Tuesday, June 25, 2013

The Merchant's Daughter

Title: The Merchant's Daughter
Author: Melanie Dickerson
Publisher: Zondervan
Pages: 288
ISBN: 978-0-310-72761-3

Synopsis: 
An unthinkable danger. An unexpected choice.

Annabel, once the daughter of a wealthy merchant, is trapped in indentured servitude to Lord Ranulf, a recluse who is rumored to be both terrifying and beastly. Her circumstances are made even worse by the proximity of Lord Ranulf's bailiff---a revolting man who has made unwelcome advances on Annabel in the past.  

Believing that life in a nunnery is the best way to escape the escalation of the bailiff's vile behavior and to preserve the faith that sustains her, Annabel is surprised to discover a sense of security and joy in her encounters with Lord Ranulf. As Annabel struggles to confront her feelings, she is involved in a situation that could place Ranulf in grave danger. Ranulf's future, and possibly his heart, may rest in her hands, and Annabel must decide whether to follow the plans she has cherished or the calling God has placed on her heart. 

 This is the second book by Melanie Dickerson that I have read, and I have to say, her stories are great. In the Merchant's Daughter, Melanie Dickerson sticks to the new twist to an old favorite with fairy tales. She is able to make one of my favorite fairy tales and add a new light to it and make it real, which I would have thought would have been hard considering the beastly nature of a character, but it was achieved in a smooth effort.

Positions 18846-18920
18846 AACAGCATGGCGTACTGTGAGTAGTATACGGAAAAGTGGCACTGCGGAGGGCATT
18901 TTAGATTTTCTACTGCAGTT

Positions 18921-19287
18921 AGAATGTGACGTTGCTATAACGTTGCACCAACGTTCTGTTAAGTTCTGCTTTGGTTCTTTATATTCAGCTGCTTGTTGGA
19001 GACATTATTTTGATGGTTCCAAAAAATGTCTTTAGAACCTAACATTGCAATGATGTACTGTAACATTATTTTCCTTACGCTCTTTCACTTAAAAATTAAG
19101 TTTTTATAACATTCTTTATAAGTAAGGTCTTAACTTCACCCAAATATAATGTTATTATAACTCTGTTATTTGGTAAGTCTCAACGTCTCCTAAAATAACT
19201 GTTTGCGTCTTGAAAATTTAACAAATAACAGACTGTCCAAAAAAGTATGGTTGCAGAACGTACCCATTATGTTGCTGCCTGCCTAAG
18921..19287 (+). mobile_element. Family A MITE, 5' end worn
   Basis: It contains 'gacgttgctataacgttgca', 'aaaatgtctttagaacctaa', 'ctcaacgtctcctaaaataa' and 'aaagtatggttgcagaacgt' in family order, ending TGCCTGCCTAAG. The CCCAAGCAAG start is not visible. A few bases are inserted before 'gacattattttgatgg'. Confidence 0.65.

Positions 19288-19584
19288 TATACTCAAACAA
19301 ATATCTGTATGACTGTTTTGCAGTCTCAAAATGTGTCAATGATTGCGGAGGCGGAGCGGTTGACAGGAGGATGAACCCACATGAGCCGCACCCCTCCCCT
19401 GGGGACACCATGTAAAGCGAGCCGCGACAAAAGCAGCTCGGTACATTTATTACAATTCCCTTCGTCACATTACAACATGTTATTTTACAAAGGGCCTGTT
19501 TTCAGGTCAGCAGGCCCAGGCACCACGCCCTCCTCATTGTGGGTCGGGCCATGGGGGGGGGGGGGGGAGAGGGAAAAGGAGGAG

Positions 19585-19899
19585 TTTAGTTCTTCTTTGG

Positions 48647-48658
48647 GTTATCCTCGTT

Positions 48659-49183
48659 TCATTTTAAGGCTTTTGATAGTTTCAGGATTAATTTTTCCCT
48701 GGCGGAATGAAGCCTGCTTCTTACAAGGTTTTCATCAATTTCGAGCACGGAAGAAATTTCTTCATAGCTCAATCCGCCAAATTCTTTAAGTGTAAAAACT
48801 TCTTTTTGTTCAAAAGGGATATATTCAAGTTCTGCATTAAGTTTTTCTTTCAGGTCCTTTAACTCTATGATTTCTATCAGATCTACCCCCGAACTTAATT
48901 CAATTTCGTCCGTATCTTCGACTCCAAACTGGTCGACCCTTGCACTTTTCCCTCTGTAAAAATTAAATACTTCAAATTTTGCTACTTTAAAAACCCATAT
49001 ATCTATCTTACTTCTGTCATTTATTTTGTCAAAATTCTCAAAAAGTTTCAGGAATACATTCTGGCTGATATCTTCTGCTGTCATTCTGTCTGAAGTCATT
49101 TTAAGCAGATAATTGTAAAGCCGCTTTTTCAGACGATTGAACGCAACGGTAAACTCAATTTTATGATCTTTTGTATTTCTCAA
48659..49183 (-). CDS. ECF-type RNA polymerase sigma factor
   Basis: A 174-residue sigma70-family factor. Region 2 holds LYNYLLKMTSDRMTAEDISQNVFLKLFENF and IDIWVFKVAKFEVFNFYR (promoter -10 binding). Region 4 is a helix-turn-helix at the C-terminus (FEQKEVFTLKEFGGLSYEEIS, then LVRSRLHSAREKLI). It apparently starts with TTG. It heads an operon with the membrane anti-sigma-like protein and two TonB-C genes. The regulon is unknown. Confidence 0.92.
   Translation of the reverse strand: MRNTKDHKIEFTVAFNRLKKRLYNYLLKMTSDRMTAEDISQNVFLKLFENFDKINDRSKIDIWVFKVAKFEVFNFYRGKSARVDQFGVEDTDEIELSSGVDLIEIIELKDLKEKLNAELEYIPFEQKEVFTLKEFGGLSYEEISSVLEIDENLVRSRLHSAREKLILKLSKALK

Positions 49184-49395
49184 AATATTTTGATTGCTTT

Melanie Dickerson has done a wonderful job creating characters that are completely loathsome. My goodness. Several times, I wanted to reach into the pages and hit Annabel's brothers upside their heads. She has also been able to create a balance to those characters with the gentle spirit of Annabel. Even though  Annabel starts off very quiet, she grows as the story progresses and becomes stronger from her struggles. 

Just as Annabel grew into her strength, Lord Ranulf grows in his own ways as he tries to overcome a past of physical and emotional hurt. He is new to the village and doesn't mind that a reputation has proceeded him. He also believes in truth and justice. So when Annabel's mother comes before the town court for not paying the required fines needed of them and the family not doing any of the work required of them, he issues a fair sentence, to either pay the lump sum, or have one of the family members come work as a servant for three years to pay off the debt accrued by the family. He is surprised to find Annabel on his doorstep, willing to give herself over to his house hold for three years instead of one of her brothers. 

The time period of the 1300's was a great time for this story to be set in. It's a time period that isn't used much, but it works beautifully with this story. 

Too Read!
5 out of 5 

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